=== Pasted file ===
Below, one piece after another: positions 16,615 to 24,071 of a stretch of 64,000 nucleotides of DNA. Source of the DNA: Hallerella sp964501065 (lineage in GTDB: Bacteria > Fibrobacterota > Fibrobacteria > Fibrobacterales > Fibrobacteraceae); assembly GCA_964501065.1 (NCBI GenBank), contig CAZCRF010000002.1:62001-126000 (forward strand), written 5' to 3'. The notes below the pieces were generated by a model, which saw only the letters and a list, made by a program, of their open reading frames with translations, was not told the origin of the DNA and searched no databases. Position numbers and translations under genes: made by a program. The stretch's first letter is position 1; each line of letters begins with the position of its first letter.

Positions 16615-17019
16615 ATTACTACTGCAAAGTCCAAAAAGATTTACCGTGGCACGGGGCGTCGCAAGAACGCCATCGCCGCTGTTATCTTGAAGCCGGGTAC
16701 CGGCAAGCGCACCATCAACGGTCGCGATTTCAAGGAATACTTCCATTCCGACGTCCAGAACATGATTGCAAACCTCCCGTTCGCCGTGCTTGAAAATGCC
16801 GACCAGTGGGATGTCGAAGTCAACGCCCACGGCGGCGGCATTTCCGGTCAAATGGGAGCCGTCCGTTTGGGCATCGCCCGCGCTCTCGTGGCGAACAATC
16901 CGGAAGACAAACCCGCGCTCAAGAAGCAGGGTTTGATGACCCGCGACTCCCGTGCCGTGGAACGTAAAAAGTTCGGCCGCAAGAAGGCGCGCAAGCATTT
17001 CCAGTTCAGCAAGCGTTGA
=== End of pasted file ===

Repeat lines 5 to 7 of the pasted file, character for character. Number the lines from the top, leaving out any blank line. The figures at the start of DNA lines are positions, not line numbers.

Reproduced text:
16801 GACCAGTGGGATGTCGAAGTCAACGCCCACGGCGGCGGCATTTCCGGTCAAATGGGAGCCGTCCGTTTGGGCATCGCCCGCGCTCTCGTGGCGAACAATC
16901 CGGAAGACAAACCCGCGCTCAAGAAGCAGGGTTTGATGACCCGCGACTCCCGTGCCGTGGAACGTAAAAAGTTCGGCCGCAAGAAGGCGCGCAAGCATTT
17001 CCAGTTCAGCAAGCGTTGA